The following image is the title page of volume 1 of Maria Gaetana Agnesi’s *Instituzioni Analitiche ad uso della gioventù italiana (Foundations of Analysis for the Use of Italian Youth)*, published in 1748 in Italian in Milan, and a two-volume work on algebra and calculus. The book was written as a teaching text and received high praise from a committee of the Académie des Sciences in Paris for uniformly synthesizing and clarifying the work of others on calculus. According to the *Dictionary of Scientific Biography*, “this book won immediate acclaim in academic circles all over Europe and brought recognition as a mathematician to Agnesi.”

The work was translated into English by Rev. John Colson (who learned Italian just so he could translate *Analytical Institutions*) and published in 1801. Here is the title page of the English translation of Volume 1 and the start of a preface by the editor.

Today many people know of Agnesi due to a mistranslation of the name of a cubic curve she discusses in *Analytical Institutions*.

While Agnesi called this curve *la Versiera*, Colson translated it as *the Witch* and the curve became known commonly as *the Witch of Agnesi*. The first two images below are from the original Italian edition, followed by two images from the English translation.

Since the Linda Hall Library collections include both the original Italian version and the English translation, readers are able to take a look at the volumes side by side. In doing so, it is interesting to note that in the original Italian version, Agnesi uses the notation and terminology of Leibniz, while in the English translation, Colson uses Newton’s notation and terminology. For an example, see the images below from Section 28 of Volume 2.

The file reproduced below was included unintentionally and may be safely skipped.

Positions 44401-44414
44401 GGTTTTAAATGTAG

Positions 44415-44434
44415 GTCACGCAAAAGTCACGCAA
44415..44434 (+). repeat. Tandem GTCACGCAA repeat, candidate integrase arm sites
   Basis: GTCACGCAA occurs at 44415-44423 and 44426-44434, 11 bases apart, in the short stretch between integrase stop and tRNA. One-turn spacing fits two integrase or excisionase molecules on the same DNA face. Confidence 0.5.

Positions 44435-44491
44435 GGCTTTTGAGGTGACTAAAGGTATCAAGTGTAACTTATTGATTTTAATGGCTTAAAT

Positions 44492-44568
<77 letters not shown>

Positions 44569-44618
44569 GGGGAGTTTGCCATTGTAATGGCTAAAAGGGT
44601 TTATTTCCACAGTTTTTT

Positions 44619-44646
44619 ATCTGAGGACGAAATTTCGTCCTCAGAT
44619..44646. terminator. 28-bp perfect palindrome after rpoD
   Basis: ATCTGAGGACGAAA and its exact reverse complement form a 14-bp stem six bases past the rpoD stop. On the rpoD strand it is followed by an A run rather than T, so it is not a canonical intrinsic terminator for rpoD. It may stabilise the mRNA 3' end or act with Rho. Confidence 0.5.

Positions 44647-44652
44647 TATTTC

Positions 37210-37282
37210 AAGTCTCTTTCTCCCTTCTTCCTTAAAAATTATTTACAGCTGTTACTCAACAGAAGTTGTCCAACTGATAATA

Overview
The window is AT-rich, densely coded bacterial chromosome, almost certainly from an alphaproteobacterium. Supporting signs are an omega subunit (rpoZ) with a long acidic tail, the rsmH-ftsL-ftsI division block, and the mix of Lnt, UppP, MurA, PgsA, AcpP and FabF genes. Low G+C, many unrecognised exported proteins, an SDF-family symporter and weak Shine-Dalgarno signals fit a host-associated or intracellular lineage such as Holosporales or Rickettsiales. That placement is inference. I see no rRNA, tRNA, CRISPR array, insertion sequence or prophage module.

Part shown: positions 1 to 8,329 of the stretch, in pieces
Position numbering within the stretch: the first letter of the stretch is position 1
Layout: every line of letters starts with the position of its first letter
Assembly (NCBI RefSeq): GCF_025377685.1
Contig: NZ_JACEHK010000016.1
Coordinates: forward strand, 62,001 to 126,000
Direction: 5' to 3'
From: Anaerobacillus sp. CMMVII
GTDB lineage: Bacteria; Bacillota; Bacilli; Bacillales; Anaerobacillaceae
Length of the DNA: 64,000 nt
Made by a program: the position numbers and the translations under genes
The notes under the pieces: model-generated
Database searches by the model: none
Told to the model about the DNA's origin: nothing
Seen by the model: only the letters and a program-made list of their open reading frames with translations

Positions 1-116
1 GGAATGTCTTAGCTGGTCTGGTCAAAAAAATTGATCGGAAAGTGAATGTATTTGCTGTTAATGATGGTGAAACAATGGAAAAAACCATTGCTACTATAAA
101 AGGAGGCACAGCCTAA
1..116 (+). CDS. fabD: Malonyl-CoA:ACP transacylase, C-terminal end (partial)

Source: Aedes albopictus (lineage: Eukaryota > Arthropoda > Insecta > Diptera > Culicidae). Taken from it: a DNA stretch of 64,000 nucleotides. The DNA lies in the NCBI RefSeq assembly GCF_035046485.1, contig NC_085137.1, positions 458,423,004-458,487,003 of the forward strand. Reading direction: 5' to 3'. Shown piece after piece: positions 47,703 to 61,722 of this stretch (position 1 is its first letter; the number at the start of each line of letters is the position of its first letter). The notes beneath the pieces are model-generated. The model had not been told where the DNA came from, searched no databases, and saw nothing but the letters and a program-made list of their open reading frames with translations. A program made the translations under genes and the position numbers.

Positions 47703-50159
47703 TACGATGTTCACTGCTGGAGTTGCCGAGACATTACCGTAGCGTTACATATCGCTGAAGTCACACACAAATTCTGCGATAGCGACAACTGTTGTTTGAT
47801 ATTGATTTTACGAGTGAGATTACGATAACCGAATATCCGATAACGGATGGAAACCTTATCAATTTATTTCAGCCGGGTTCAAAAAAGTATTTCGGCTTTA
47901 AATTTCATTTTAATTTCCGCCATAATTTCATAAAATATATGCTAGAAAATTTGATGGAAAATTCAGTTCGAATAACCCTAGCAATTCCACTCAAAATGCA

The picture below from page 16 of volume 1 in Italian shows examples of polynomial multiplication.

Negative exponents are explained on page 56 and rational exponents on page 57.

For more images of Maria Agnesi’s *Analytical Institutions*, in both Italian and English, visit the page Mathematical Treasures - Maria Agnesi's Analytical Institutions, by Frank J. Swetz and Victor J. Katz, in *Convergence.*

Complete digital scans of of both Agnesi’s original Italian work, Volume 1 and Volume 2, and the English translation of *Analytical Institutions*, Volume 1 and Volume 2, are available in the Linda Hall Library Digital Collections. The call number for the original Italian version of Agnesi’s *Analytical Institutions* is QA35.A315 1748, while the English translation is QA35.A3 1801.

*Images in this article are courtesy of the Linda Hall Library of Science, Engineering & Technology and used with permission. The Linda Hall Library makes available all existing digital images from its collection that are in the public domain to be used for any purpose under the terms of a Creative Commons License CC by 4.0. The Library’s preferred credit line for all use is: “Courtesy of The Linda Hall Library of Science, Engineering & Technology.”*

### References

Kramer, Edna. “Agnesi, Maria Gaetana.” In *Dictionary of Scientific Biography*, edited by C. C. Gillespie, *i*:75–77. New York: Scribner, 1972.

O'Connor, J. J., and E. F. Robertson. “Maria Gaëtana Agnesi.” *MacTutor History of Mathematics archive.* http://www-history.mcs.st-and.ac.uk/Biographies/Agnesi.html.

Swetz, Frank J., and Victor J. Katz. “Mathematical Treasures – Maria Agnesi's Analytical Institutions.” *Convergence* (January 2011). http://www.maa.org/press/periodicals/convergence/mathematical-treasures-maria-agnesis-analytical-institutions.

“Witch of Agnesi.” *Wikipedia*. https://en.wikipedia.org/wiki/Witch_of_Agnesi.

Index to Mathematical Treasures